How to combine Modi’s Clean India campaign for green India

By Editor


The inconvenient truth is not that global warming is undeniably unequivocal but that we are unable to address it with the required urgency. And the convenient truth is not that India is entering a demographic dividend period and has a demagogue prime minister, but that India is yet to draw a road map to leverage these rewards and gains to deal with the climate change.

The unfortunate fact is that the developing countries are eternally arguing for international climate finances that are unlikely to come so easily, as is evident from the Lima (Peru) negotiations. At the same time we should not overlook the fact that a country like India can gain extraordinary benefits for the poor section of its society by self-financing the de-carbonization of the national economy.

It is true that ‘common but differentiated responsibility’ (CBRD) is the valid, tested and acceptable principle in international environmental negotiations to provide for the development-space of developing countries, but such principle is equally important at the national level, to reduce the stark inequality within the country. In the heat of the scoring debate, we should not miss the scoring benefits that India stands to gain.

India can take pride that it has now an inspiring leadership in the form of PM Modi. That inspiration comes from his creative ideas as well as from novelty in approaches to implement them. We all studied for ages that ‘cleanliness is godliness’. The last leader to reinvigorate a clean India campaign on a mass scale and leading it by example was Mahatma Gandhi in 20th century.

Modi’s ‘Clean India’ campaign has the hidden potential to take on the climate change issue head-on.

The Lima meeting on climate change comes at opportune time when PM Modi’s Clean India and Good Governance campaigns launched at the national level could converge and transform into a major effective antidote for global climate problems and also strengthen its commitment towards the poor people of India.

TH26_CITY_MODI_1064455fClimate change is defining challenge of our times, as stated by the United Nations Secretary General Ban Ki-moon. Many would say that the same can be said about poverty, terrorism, malnutrition, inequality and emerging diseases like SARS and Ebola hitherto unknown to humanity. But not many realize that climate change is the father of all crises.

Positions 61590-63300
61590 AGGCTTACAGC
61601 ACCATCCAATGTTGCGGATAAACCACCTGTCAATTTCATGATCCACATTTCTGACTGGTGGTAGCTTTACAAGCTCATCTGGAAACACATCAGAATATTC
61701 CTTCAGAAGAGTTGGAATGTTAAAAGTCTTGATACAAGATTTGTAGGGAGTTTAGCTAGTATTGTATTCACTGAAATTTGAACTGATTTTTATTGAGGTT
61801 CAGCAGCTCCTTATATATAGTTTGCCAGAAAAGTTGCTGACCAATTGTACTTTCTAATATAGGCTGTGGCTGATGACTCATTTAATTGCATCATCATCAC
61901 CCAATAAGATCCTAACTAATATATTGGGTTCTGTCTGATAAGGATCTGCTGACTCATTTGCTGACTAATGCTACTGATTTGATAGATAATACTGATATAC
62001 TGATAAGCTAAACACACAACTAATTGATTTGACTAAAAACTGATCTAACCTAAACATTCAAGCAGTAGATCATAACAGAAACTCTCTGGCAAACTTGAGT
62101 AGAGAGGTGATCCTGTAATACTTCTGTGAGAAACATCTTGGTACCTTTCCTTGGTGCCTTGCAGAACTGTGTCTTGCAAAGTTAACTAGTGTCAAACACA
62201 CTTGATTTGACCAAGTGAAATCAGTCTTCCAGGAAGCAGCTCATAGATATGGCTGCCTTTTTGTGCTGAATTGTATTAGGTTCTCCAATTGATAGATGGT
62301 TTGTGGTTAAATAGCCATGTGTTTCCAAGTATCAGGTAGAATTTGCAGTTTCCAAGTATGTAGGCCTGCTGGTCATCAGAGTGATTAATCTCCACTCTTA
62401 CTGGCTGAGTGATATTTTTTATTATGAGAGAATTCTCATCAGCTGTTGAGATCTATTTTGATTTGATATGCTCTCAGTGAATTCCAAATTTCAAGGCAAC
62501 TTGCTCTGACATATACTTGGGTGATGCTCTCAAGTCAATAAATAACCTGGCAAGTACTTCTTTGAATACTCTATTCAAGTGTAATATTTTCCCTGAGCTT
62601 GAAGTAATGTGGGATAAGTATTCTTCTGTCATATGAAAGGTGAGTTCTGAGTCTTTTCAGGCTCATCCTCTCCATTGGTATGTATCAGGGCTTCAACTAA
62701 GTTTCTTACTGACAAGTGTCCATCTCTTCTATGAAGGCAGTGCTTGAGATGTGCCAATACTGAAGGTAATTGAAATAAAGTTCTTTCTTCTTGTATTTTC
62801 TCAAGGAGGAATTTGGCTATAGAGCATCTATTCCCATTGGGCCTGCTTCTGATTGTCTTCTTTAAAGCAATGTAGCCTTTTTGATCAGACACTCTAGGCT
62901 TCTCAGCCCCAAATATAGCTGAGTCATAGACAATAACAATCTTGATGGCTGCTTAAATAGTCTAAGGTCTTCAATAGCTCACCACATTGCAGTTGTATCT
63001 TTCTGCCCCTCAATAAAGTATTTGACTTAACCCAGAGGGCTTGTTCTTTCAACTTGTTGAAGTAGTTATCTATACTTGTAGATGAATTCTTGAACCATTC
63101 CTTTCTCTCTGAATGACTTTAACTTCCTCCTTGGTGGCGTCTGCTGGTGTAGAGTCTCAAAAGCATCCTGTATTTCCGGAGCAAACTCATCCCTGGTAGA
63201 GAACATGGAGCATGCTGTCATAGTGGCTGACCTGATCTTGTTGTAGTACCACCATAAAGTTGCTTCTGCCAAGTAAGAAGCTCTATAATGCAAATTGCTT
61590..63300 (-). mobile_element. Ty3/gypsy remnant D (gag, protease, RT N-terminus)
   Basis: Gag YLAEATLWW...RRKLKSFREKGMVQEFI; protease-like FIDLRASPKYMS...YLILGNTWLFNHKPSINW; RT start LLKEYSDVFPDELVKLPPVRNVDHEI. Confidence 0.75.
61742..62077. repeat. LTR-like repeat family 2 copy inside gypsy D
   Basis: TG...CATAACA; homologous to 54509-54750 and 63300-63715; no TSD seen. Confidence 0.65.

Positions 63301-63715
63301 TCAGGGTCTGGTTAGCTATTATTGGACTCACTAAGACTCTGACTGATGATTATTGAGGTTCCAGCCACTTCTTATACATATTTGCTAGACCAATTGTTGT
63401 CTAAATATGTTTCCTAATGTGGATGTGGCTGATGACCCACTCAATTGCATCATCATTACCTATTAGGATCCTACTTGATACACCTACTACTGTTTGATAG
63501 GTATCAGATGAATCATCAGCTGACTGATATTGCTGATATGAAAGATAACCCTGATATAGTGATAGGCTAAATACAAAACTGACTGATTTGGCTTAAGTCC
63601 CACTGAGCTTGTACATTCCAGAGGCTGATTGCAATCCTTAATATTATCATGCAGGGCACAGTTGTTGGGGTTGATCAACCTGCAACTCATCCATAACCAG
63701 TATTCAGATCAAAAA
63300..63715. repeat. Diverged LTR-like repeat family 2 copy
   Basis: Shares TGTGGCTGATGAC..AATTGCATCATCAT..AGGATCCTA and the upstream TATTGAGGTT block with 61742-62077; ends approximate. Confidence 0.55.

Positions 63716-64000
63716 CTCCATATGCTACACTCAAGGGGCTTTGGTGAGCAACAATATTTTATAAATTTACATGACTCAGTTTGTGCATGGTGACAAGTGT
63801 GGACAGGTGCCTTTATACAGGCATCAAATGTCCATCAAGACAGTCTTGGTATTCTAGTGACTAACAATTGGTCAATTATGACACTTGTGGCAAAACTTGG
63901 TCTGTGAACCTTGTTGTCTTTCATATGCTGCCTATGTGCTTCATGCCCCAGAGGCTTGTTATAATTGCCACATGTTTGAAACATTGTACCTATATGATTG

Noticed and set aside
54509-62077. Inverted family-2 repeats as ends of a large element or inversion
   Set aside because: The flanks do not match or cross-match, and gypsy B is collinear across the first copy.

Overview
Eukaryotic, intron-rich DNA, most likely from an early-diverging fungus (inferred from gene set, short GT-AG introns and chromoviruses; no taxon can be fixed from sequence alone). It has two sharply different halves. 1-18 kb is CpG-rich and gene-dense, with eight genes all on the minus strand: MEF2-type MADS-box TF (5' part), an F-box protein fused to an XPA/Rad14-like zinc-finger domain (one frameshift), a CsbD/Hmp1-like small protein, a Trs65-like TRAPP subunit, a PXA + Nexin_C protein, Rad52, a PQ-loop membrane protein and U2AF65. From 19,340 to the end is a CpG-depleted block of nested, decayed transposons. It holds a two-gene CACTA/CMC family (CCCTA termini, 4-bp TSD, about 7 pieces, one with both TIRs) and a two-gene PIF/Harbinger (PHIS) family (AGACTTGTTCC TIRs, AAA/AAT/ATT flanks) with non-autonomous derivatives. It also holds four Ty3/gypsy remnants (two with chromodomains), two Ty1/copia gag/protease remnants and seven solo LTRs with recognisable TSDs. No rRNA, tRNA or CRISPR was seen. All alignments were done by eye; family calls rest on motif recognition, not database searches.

A World Health Organization (WHO) report in May 2014, stated that New Delhi’s air pollution monitors measured levels of particulate matter smaller that 2.5 micrometres – the small particles considered among the most dangerous for lung health – exceeding 350 micrograms per cubic metre of air – one of the highest levels recorded in Asia. The emission from burning of coal-fired power generation plants, which is the main reason for increase of concentration of green house gases in the atmosphere, is also the main cause of air-pollution.

Biomass burning for cooking, open brick kilns, open burning of vegetation and waste also cause in- and out-door pollution. According to another WHO report, in- and out-door air pollution in 2012 caused the premature deaths of around 7 million people worldwide, mainly poor women and children. It also stated that India has the highest death rate due to air pollution. Crisis of poverty and climate change are locked in vicious cycle that manifests into inequality.

Dealing with climate change could prove to be a convenient way to tackle air pollution. Improving the energy efficiency of all electrical appliances like air-conditioners, fans and lighting by about 10-15 percent could help India in reducing coal consumption in the power generation plants, thereby reducing air pollution. Such efficiency enhancement can be achieved by simple technology and behaviour changes.

India can avoid the unnecessary investment in building at least 120 big power generating plants of 500 MW as per the report of National Energy Research Laboratory of Berkley in USA. India’s leadership in agreeing to reduce emissions of powerful Hydrofluorocarbons ( HFCs) and refrigerants used in air-conditioners could catalyze the energy efficiency revolution as hinted in the communiqué signed between President Obama and PM Modi in Washington DC, this September. Enhancing the fuel efficiency standards in vehicles, trains, ships and planes is also required.

While recognising that the Lima climate meeting is apt and timely platform for India to transform and strengthen its ‘clean India’ movement, it is important for India to propose ‘Good Climate Governance’ as the theme to move towards Paris 2015 where the world is likely to make and strengthen its commitment to keep the rise in global temperature below 2 degrees Celsius.

Good climate governance is about decision-making that should be participatory – that includes all vulnerable and least developed countries, consensus oriented – unlike what happened in Copenhagen, accountable to the loss and damage, transparent – on finances and technology transfer, responsive – to the needs of the poorest countries, effective and efficient – in managing the administration, equitable and inclusive and follows the rule of the UN Framework Convention on Climate Change (UNFCCC). It is also about keeping the promises and commitment of emission reduction and finances and not about excuses under wordy-pretext.

“Maximum governance and minimum government” is PM Modi’s mantra for coming years. India in Lima should pitch for ‘maximum climate governance and minimum sliding-back governments’ as the way forward to Paris 2015.

Rajendra Shende

Rajendra Shende is Chairman of TERRE Policy Centre and former director UNEP. The views expressed are personal.

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